The COVID-19 pandemic broke paradigms of human work and, as expected, changed the medical industry. It triggered the practice of telemedicine and digital health. Patients stopped visiting clinics and started scheduling appointments and receiving care through their laptops, tablets, or smartphones.
This medical revolution seems to be growing every day in a world where more than half of the population uses the Internet. According to an article on medicaleconomics.com, the adoption of telehealth by patients in early 2020 increased by 33% over 2019. In addition, the market is expected to reach $185.6 billion by 2026.
According to Talía Wegman-Ostrosky, an oncogenetician at Mexico’s National Cancer Institute, the advance of telemedicine responds to the facilities it offers compared to face-to-face services. For example, according to Forbes, it saves patients more than 100 minutes of their time compared to an in-person consultation.
“It’s here to stay. […] It avoids travel expenses, waiting times, crowds in hospitals. It can serve all of Latin America, so we can bring medicine to places where there is none,” Wegman-Ostrosky told SciDev.Net magazine in November 2020.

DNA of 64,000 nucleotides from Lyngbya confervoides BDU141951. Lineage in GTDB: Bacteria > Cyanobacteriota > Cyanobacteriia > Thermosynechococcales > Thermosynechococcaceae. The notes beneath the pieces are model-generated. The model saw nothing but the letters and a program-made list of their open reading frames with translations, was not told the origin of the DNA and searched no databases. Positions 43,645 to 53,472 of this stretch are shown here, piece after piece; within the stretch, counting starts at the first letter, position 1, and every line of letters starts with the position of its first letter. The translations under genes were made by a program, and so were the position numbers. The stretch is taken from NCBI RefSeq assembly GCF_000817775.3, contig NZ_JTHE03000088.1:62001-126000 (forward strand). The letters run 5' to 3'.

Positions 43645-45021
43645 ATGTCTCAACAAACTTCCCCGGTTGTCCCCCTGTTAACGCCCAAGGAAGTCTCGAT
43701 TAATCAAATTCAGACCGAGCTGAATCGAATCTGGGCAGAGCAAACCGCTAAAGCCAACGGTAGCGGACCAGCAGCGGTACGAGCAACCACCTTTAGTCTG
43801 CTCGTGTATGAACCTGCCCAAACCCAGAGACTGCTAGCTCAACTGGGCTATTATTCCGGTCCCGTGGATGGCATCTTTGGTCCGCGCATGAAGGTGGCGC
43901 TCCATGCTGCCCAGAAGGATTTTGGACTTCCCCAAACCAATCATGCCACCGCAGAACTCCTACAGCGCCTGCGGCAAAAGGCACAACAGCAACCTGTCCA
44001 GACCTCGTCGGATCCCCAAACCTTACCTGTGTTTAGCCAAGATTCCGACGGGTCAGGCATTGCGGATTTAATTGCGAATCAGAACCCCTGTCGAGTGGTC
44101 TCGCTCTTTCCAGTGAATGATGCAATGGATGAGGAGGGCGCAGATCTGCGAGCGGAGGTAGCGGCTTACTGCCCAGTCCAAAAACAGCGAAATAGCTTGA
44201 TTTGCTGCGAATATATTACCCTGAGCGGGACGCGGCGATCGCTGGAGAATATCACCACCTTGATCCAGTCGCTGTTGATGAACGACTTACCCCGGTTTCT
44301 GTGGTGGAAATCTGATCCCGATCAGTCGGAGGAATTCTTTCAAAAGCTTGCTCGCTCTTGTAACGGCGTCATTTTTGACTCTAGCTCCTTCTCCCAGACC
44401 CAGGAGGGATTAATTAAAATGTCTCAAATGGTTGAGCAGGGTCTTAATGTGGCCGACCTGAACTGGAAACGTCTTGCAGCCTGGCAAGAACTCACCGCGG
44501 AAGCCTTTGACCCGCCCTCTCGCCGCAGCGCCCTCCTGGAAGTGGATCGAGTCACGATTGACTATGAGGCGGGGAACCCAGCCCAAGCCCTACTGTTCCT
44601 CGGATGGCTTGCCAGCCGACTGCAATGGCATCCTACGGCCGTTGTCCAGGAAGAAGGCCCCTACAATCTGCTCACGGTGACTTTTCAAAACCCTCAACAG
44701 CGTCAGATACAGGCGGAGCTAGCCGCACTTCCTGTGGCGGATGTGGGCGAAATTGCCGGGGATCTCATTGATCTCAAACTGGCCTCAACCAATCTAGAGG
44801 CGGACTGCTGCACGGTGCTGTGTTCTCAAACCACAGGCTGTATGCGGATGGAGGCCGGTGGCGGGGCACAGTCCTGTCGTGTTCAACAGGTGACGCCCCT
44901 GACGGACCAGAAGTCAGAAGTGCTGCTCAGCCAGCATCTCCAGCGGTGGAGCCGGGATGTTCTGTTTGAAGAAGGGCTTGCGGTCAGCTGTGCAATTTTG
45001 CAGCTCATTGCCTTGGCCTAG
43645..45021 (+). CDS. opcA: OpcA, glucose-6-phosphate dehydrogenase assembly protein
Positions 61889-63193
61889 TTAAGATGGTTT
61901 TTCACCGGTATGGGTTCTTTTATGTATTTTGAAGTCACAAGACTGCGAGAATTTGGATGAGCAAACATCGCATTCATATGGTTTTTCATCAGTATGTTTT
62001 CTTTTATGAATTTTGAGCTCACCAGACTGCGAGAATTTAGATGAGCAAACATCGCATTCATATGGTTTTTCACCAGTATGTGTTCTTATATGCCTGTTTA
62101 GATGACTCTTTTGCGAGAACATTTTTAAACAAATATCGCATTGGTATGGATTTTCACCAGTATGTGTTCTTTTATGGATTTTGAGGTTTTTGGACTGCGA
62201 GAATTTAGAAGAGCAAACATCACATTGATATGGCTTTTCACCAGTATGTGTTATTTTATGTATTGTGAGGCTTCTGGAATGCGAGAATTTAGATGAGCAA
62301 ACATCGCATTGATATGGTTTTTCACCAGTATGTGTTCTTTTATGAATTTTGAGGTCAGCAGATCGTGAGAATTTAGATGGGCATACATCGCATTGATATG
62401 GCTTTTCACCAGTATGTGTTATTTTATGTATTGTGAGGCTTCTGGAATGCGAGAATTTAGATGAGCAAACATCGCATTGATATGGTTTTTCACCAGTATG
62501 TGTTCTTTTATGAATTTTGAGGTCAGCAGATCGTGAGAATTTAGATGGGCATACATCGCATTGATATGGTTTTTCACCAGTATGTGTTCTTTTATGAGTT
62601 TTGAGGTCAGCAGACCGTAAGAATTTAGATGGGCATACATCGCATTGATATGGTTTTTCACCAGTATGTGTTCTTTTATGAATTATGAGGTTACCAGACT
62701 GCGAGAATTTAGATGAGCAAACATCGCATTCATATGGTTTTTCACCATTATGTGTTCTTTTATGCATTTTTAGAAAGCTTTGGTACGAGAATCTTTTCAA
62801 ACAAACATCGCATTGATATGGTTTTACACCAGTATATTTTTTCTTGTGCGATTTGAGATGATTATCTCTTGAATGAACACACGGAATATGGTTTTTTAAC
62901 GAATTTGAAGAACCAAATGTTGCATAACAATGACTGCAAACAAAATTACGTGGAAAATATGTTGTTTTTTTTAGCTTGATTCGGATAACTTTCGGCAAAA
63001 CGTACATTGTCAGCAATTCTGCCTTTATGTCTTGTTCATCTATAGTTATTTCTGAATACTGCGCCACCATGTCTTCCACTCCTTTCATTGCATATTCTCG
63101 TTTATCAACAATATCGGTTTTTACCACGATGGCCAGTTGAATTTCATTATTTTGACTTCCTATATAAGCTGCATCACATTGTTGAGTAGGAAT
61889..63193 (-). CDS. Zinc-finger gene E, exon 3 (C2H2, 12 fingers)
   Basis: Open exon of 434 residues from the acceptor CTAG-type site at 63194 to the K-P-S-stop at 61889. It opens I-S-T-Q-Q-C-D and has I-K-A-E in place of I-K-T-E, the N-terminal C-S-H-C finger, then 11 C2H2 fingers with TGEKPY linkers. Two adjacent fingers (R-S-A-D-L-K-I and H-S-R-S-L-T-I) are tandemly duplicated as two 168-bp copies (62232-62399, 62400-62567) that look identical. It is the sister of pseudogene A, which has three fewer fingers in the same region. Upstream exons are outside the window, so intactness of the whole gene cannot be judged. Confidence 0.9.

While generating promising benefits for physicians and patients, telemedicine faces challenges in penetrating some regions, such as Latin America.
According to a 2011 report by the Economic Commission for Latin America and the Caribbean (ECLAC), the challenges “arise mainly from inequalities in access and quality of healthcare, demographic and epidemiological changes in the population, the pressure exerted on service systems by the scarcity of resources, and problems of sustainability of public spending.”
Given these circumstances, the Pan American Health Organization (PAHO) assures that Latin American countries must take two actions to implement telemedicine: identify the availability of resources and trained personnel, as well as enact legislation to regulate it.
Marcel Roehrs, co-founder of Doctor Online, an online medical consultation platform originally from Guatemala, agrees with PAHO. He also points to a factor that, in his opinion, will facilitate the entry of virtual healthcare in Latin America: time.
“The more people know about telemedicine, the more they try it, and it becomes the standard. I wish it were a matter of months, but more time must pass for these new behaviors to become the norm. The trend has just started, but there is still a long way to go before it becomes mainstream,” he says.